Explore Maori Traditions:

The members of Te Arawa are very hospitable people and they have enthusiastically taken it upon themselves to educate interested visitors about their rich traditions. At the Maori Arts and Crafts Institute, you can find traditional arts like weaving and carving being passed down to a passionate youth. You can also arrange to stay at their villages; this way you will be able to explore the culture in detail.

 

Visit Rotorua Museum:

The museum is the best place to go to, to understand the exciting history of Rotorua. They paint a fascinating picture beginning from the first Maori settlers, their stories and legends, the discovery of Rotorua by the Europeans, the tourism explosion to visit the famed pink and white terraces to the volcanic eruption of Mount Tarawera. 

 

Hiking at Hell’s Gate:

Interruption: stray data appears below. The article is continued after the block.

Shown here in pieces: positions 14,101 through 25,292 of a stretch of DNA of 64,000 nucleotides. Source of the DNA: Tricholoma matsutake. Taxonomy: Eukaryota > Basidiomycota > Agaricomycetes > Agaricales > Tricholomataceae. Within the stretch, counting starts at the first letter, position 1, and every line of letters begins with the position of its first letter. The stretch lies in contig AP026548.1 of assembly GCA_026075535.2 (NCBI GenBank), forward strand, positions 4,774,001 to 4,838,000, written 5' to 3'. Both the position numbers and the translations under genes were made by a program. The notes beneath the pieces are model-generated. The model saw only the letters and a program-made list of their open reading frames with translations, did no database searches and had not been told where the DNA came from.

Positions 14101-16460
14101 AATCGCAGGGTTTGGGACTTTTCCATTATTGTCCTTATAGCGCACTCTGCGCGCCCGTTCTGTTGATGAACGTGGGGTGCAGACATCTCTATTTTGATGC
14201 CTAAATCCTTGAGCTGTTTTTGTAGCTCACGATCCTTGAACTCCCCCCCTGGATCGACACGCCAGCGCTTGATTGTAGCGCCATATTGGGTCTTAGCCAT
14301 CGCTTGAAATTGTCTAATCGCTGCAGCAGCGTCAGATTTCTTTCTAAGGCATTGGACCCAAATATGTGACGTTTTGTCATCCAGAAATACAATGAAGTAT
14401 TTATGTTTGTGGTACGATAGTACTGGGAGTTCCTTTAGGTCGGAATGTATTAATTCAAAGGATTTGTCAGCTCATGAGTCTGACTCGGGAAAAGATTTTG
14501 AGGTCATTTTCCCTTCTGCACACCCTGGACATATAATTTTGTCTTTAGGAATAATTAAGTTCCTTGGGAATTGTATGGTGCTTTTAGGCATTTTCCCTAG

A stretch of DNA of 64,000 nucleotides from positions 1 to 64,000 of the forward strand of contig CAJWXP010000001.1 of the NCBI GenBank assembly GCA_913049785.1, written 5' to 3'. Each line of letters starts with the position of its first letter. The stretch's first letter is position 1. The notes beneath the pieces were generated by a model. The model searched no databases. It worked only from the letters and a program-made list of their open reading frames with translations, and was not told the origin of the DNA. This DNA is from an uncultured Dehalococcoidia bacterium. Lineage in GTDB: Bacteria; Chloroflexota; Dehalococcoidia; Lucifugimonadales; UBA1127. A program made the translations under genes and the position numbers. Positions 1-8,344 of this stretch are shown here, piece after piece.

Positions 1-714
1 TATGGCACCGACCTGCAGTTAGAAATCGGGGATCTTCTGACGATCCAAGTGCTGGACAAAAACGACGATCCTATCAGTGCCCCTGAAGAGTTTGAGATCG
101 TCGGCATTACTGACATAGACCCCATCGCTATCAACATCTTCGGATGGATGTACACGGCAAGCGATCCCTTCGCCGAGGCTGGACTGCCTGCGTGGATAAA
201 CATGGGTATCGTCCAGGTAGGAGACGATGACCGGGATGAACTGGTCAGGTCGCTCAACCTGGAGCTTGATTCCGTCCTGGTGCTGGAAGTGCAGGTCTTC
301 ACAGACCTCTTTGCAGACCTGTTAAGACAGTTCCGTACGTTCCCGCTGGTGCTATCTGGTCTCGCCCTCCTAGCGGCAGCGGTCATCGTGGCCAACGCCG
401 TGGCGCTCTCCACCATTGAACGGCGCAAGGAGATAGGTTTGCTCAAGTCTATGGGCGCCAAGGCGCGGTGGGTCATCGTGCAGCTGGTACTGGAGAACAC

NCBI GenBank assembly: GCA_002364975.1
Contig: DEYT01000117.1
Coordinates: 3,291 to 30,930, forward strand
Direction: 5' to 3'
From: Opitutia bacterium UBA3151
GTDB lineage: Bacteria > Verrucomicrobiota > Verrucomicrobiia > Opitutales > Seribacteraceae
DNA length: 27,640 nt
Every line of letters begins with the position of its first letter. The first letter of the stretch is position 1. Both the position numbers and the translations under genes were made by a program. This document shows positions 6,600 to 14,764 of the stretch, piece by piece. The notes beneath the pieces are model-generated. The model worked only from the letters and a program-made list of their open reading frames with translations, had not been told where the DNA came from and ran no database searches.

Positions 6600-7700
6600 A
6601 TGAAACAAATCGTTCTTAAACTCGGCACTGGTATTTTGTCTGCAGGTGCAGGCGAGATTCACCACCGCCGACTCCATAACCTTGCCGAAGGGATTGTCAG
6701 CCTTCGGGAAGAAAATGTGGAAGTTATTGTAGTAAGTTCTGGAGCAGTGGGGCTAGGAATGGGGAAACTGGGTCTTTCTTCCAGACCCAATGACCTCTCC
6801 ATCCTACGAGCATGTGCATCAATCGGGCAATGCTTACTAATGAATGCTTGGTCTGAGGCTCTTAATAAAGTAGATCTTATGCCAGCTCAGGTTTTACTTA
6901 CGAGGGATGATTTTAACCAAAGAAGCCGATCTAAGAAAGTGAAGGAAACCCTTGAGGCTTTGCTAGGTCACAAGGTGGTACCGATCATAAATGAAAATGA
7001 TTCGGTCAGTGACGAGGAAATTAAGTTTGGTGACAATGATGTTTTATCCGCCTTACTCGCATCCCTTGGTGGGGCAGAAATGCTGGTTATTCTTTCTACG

Rotorua is home to some very spectacular landscapes, some of which are at Hell’s Gate Park. The trail covers different sections named after their speciality. For instance, Bush Walks covers a patch of land where New Zealand’s symbolic silver fern grows and Steaming Cliffs is dressed in steam because of its very hot springs. The park is also home to strange things like a 40°C waterfall, the Kahaki Falls and land corals! 

 

Exploring Waimangu:

Before the 1886 eruption, Waimangu was a scenic location that sheltered the pink and white terraces. The landscape has changed dramatically since then. Mount Tarawera now has three large craters and the entire region has split forming a deep valley. There are guided hikes that explore the region in detail. Boating cruises around the lake are available and is a great way to explore the scenery that now defines Waimangu.